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Based on actual historical events and people, this novel is a powerful and moving tribute to the Australian nurses, doctors, allied health workers and civilian volunteers – British too – who did all they could for the men and women who survived the horrors of the WWI battlefields.

When Australian nurse, Sister Cora Baker, has the opportunity to serve her country at a newly established hospital in Middlesex England in a little village called Harefield in 1915, she doesn’t hesitate. Harefield House, donated to the Australian army by some generous expatriates so it can be turned into a hospital to care for wounded Australian soldiers, Cora works with other Aussie medical staff to establish and transform the grand house.

Not knowing quite what to expect, as the war rages on and the casualty and death count grow, Harefield House is overwhelmed and all too soon, Cora and the other nurses and doctors are working around the clock, exhausted but determined to do their duty. When they call for volunteers, a local, young seamstress, Jessica Chester steps up.

It’s while working at the hospital that she meets Private Bert Mott, a recuperating soldier who is destined, like so many others they care for, to be returned to the front.

As endless stream of injured and dying enter and leave the care of the dedicated nurses and doctors, it’s apparent the nurses are fighting their own kind of war, one defined by bandages, pain relief, and an abundance of loving care. But is it enough when despair, fatigue and a crushing sense of failure abide with them as well?

The Nurses’ War is an amazing story of a little-known chapter in Australian, British and war history. It doesn’t steer away from portraying the brutal realities of the physical, psychological and emotional wounds inflicted upon the soldiers, the courage of those at the front, but also that of those who fought a silent, different and harsh battle behind the lines – one of healing, resilience and hope.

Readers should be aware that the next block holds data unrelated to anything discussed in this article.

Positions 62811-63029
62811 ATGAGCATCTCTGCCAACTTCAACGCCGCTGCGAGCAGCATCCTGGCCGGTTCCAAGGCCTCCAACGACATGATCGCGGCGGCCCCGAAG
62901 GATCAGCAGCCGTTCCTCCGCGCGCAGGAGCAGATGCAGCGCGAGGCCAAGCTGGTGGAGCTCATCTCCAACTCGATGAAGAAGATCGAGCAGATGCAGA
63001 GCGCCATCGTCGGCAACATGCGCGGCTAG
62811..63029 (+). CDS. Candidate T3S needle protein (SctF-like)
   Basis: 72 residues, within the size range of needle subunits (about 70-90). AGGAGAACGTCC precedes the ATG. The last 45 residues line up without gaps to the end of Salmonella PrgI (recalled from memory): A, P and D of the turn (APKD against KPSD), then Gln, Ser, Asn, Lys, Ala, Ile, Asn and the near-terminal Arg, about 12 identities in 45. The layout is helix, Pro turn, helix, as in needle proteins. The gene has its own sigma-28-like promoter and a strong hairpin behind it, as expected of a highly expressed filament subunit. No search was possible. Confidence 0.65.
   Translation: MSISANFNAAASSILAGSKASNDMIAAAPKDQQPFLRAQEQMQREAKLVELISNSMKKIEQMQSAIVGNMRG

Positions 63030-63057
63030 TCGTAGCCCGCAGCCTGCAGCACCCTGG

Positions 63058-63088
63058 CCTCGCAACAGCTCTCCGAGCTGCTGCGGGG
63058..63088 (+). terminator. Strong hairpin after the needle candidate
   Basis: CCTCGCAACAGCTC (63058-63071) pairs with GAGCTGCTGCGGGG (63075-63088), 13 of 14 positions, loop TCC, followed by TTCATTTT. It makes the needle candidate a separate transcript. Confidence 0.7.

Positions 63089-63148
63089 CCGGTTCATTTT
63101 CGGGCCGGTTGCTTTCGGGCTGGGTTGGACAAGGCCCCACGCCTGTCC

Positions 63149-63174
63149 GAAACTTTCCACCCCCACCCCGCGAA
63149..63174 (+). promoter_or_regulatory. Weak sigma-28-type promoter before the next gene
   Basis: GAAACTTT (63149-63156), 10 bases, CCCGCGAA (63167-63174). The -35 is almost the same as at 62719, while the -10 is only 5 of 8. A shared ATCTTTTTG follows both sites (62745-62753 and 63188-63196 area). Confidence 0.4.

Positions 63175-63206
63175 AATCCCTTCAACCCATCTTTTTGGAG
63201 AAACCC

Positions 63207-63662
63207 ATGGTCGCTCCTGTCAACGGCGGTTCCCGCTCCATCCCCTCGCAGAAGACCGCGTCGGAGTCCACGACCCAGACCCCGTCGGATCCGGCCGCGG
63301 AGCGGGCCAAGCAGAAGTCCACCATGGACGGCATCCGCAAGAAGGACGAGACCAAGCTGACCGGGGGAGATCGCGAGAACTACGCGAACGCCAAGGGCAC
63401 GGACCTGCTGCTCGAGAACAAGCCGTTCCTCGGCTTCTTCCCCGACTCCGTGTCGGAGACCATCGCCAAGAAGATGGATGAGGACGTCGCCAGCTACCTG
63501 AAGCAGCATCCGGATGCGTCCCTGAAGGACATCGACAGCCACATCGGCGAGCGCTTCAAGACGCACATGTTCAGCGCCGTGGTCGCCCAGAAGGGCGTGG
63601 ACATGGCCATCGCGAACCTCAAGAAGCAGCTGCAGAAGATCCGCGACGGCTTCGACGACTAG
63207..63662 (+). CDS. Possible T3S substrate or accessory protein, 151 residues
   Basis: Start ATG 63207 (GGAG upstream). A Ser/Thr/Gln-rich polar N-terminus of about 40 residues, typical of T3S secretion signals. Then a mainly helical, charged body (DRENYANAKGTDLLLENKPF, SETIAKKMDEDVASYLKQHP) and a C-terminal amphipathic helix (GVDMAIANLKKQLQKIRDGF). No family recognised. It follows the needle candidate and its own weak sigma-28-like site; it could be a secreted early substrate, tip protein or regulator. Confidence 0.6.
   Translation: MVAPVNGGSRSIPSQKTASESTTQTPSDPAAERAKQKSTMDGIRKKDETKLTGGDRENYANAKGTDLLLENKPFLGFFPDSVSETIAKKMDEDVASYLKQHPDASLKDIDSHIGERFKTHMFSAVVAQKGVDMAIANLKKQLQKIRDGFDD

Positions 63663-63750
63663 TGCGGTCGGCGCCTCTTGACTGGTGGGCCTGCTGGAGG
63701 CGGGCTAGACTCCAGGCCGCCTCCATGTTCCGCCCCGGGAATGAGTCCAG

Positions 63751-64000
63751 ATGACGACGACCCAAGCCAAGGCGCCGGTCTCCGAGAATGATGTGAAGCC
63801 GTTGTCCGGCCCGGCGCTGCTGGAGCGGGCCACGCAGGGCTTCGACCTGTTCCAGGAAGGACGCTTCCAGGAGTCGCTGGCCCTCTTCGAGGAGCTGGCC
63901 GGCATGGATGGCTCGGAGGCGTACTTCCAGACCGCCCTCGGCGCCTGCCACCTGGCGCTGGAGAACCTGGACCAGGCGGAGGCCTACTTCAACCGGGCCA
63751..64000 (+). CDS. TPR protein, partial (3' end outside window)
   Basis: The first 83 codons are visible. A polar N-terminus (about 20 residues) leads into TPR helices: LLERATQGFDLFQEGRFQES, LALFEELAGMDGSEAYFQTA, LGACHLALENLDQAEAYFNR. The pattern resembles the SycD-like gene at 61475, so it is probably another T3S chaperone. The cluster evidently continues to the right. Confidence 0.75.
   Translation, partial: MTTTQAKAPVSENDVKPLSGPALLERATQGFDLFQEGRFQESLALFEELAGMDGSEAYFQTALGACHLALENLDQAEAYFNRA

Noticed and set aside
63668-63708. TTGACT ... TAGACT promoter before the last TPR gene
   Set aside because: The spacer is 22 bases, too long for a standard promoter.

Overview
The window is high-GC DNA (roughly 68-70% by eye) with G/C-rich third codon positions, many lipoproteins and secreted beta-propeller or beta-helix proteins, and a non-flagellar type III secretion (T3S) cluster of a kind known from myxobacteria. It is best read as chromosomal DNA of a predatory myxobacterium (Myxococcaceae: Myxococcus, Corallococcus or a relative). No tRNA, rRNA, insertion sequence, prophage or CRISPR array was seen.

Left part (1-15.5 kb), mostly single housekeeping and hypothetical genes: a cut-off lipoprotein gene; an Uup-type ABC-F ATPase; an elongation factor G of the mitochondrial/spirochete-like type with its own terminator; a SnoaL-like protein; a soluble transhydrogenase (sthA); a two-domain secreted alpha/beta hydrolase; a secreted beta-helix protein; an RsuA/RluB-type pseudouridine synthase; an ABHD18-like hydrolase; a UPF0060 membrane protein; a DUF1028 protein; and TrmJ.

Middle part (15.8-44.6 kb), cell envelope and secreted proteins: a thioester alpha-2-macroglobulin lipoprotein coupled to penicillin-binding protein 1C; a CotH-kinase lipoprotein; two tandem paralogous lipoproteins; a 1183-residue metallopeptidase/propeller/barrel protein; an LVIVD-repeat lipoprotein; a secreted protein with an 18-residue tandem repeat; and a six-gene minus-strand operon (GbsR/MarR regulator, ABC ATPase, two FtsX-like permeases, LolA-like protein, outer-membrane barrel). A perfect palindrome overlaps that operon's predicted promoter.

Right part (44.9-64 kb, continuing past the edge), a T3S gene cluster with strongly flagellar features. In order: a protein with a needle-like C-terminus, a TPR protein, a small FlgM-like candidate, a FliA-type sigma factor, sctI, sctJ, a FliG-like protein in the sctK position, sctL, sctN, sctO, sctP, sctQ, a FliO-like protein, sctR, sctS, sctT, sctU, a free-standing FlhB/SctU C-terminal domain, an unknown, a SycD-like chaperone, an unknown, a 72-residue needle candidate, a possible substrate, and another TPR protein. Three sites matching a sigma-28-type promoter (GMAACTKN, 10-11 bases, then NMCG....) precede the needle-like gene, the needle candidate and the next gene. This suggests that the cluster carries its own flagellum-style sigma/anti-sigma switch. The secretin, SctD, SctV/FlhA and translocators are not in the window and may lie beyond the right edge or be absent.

Heart-achingly raw yet filled with the beauty of the human spirit, this is an important and ultimately triumphant story of Australia’s part in the Great War and what happened in the aftermath – when peace was finally reached and an unforeseen enemy arose to fell yet more. The novel explores love, loss, incredible bravery, fortitude, frustration, failure and above all, hope. It shows that heroes wear all kinds of faces and uniforms.

The Nurses’ War is a triumph that will linger in my heart and soul a long time. The Authors Notes at the end are wonderful as well. Here, Victoria not only reveals the real history behind the novel and how these people are commemorated even to this day, but a very personal link to the story as well. So incredibly moving. I should also add a caveat – I was given the privilege of reading an Advanced Readers’ Copy of this book – an ARC – and asked if I would endorse it. Hence, my quote on the front cover. Authors don’t endorse lightly, and I was proud – especially as an ex-service member – to do just that for this wonderful book.

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